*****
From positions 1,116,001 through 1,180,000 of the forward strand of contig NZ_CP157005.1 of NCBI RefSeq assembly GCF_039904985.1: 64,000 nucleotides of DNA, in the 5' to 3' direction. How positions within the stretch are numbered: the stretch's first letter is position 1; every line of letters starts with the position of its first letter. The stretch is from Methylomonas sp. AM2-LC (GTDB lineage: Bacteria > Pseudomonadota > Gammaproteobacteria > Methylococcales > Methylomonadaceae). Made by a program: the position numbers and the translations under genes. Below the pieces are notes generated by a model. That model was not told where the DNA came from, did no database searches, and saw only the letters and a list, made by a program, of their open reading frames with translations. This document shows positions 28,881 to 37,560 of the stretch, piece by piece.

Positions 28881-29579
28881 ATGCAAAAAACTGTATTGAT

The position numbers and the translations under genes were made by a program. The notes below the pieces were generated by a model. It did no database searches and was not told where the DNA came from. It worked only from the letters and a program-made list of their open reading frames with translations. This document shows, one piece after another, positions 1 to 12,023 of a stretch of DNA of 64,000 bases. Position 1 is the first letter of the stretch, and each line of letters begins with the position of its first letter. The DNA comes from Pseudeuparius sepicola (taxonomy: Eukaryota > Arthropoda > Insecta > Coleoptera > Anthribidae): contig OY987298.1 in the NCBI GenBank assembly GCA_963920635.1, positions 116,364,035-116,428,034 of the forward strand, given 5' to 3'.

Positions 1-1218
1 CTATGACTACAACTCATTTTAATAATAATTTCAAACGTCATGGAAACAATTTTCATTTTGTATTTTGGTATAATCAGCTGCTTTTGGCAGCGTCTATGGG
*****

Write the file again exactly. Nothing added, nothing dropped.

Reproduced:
From positions 1,116,001 through 1,180,000 of the forward strand of contig NZ_CP157005.1 of NCBI RefSeq assembly GCF_039904985.1: 64,000 nucleotides of DNA, in the 5' to 3' direction. How positions within the stretch are numbered: the stretch's first letter is position 1; every line of letters starts with the position of its first letter. The stretch is from Methylomonas sp. AM2-LC (GTDB lineage: Bacteria > Pseudomonadota > Gammaproteobacteria > Methylococcales > Methylomonadaceae). Made by a program: the position numbers and the translations under genes. Below the pieces are notes generated by a model. That model was not told where the DNA came from, did no database searches, and saw only the letters and a list, made by a program, of their open reading frames with translations. This document shows positions 28,881 to 37,560 of the stretch, piece by piece.

Positions 28881-29579
28881 ATGCAAAAAACTGTATTGAT

The position numbers and the translations under genes were made by a program. The notes below the pieces were generated by a model. It did no database searches and was not told where the DNA came from. It worked only from the letters and a program-made list of their open reading frames with translations. This document shows, one piece after another, positions 1 to 12,023 of a stretch of DNA of 64,000 bases. Position 1 is the first letter of the stretch, and each line of letters begins with the position of its first letter. The DNA comes from Pseudeuparius sepicola (taxonomy: Eukaryota > Arthropoda > Insecta > Coleoptera > Anthribidae): contig OY987298.1 in the NCBI GenBank assembly GCA_963920635.1, positions 116,364,035-116,428,034 of the forward strand, given 5' to 3'.

Positions 1-1218
1 CTATGACTACAACTCATTTTAATAATAATTTCAAACGTCATGGAAACAATTTTCATTTTGTATTTTGGTATAATCAGCTGCTTTTGGCAGCGTCTATGGG